Joy to the World: A Bitter Carol

by Joseph Franks

John has a vision where six angels sound their trumpets.  In doing so, they are warning the world of the immanent discipline of God to follow. Following each blast, heavenly discipline, earthly disaster, and satanic demons decimate the earth. However, despite the heavenly warnings and the earthly woes, men will not turn to God and repent. They remain steadfast sinners tempting a very offended and angry deity.

At this point in the dream, one expects the seventh and final trumpet to be sounded. However, God is patient and longsuffering. He is not willing that men should perish, so there is a long intermission between the sixth and seventh blowing.

In Revelation 10, John sees an eighth angel descending from heaven. He is a thoroughly majestic divine being who holds the open scroll in his hand. It is safe to assume this is Jesus Christ, for he is the radiant Lamb of God who is the only one worthy to hold and open the scroll. In picturesque language, John presents him as Lord of the land and sea. When he speaks, he is much more impressive than a trumpet.  This Lamb roars like a lion. More than that, he roars like seven thunders.

In his vision, the apostle takes out his writing utensil; what follows cannot be forgotten. However, he is commanded to put his pen and paper aside. Whatever Christ declares, this will be off the record.

Jesus, who speaks the truth and never lies, makes a vow before the Creator. The seventh trumpet is to be sounded, and when it is heard the Old Testament mystery will be solved. Adam will once again thrive in the garden. Noah will rejoice as God’s judgments are forever a thing of the past. Abraham will enjoy the land. Isaac will be the firstborn of many brothers. Jacob will have twelve sons ruling. Judah will have his descendent reigning as a lion. David will see his Son reigning on the earth forever. Isaiah will worship along with the nations. And perhaps, the international choir will sing:

No more let sin and sorrow grow

Nor thorns infest the ground

He comes to make his blessings flow

Far as the curse is found

 

He rules the world with truth and grace

And makes the nations prove

The glories of His righteousness

And wonders of his love

This is so sweet that John can taste it; such news is like honey to the palate. However, there is an aftertaste. This revelation was became bitter when it reached John’s stomach. The reader is not told why, but the context gives the reason. God desires to save many more people. Therefore, John must labor on. He and the saints must preach and endure additional persecution. The glorious reunion is on the horizon, but a night of harvesting and hurting still remains.

Friends, perhaps this is like the night in which you were engaged. The mood was set and the dinner was sweet. Never has your spouse looked so handsome or beautiful. Then, on bended knee, the ring was unveiled, the proposal was made, and the answer was “yes.” It was wonderful! It was glorious! The two of you were going to be together for the rest of your days. But then it happened. The night was coming to an end, and it was time for the two of you to part ways for the evening. How anti-climactic! You loved each other. You were committed to each other. You wanted each other. However, it would not be righteous to roll around in each other’s arms until the marriage was formally finalized. So, out of respect for your lover and your God, you parted for the night. The evening was so sweet, and it became a bit bitter as you were not yet able to enjoy that which was coming your way.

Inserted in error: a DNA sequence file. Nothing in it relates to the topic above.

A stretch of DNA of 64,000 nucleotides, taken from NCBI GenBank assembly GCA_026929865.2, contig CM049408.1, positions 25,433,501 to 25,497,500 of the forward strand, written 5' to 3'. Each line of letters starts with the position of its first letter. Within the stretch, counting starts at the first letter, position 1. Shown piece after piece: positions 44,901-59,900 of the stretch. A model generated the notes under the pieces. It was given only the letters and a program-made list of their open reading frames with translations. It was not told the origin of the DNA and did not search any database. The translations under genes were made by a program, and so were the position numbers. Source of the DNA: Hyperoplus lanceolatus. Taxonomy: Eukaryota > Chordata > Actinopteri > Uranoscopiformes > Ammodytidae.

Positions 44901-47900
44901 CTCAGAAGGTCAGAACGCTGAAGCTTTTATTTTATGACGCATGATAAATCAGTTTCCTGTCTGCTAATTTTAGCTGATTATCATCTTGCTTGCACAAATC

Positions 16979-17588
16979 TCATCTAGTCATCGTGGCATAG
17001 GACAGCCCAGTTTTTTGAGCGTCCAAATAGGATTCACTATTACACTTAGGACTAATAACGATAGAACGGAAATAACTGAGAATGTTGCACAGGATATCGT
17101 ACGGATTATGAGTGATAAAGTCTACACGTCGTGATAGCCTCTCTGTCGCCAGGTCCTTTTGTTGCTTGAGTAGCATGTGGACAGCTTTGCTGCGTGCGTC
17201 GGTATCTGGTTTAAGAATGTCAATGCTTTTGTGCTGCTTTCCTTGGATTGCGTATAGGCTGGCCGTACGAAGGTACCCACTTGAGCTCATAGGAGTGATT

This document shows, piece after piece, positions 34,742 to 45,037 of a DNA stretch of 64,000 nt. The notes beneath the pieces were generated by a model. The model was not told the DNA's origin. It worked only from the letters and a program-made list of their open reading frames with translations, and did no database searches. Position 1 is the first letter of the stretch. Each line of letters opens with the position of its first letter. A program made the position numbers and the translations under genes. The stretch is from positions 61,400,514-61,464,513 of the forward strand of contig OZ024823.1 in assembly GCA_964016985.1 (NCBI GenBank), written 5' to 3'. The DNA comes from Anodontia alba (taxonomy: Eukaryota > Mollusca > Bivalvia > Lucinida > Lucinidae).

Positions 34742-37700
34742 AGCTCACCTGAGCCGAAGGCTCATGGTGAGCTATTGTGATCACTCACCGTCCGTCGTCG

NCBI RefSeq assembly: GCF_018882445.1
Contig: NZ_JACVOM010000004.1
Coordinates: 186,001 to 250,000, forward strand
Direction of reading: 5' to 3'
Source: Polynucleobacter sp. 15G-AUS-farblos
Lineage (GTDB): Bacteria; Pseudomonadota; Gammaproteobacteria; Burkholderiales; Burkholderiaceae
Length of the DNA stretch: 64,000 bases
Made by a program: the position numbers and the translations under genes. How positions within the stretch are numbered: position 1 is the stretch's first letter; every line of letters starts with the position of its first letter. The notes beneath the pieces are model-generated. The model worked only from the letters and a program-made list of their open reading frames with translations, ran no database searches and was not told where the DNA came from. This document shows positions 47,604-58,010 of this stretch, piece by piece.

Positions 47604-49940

So it is with Christians. We should long so much for paradise that we find ourselves less infatuated with this world. However, if we are honest, this is not the case. Therefore, with this thought in mind, I might suggest the following subjects for prayer.

First, let us meditate on heaven. Let us converse with God regarding our new bodies, our sinless existence, our righteous relationships, and the glorious opportunities we will have to gather for worship around the throne of God.

Second, let us be thankful for the glimpses of glory we experience on this earth. It could be much worse than it is. For many people, earthly existence is incredibly painful. We, who have tasted the blessing of God on this earth, should be very content and thankful.

Third, let us be anxious for souls. May we use our time wisely to preach at home and to the nations. May we bring specific names to God in prayer, knowing that God loves to seek and save those who are lost.

Fourth, let us sing “Joy to the World” with an end-time perspective in mind. Sure, it is a great holiday hymn, but the full ramifications of this hymn will not be experienced until his Second Coming. When the seventh trumpet sounds, hell is accelerated for some. When the seventh trumpet sound, joy is magnified for others.

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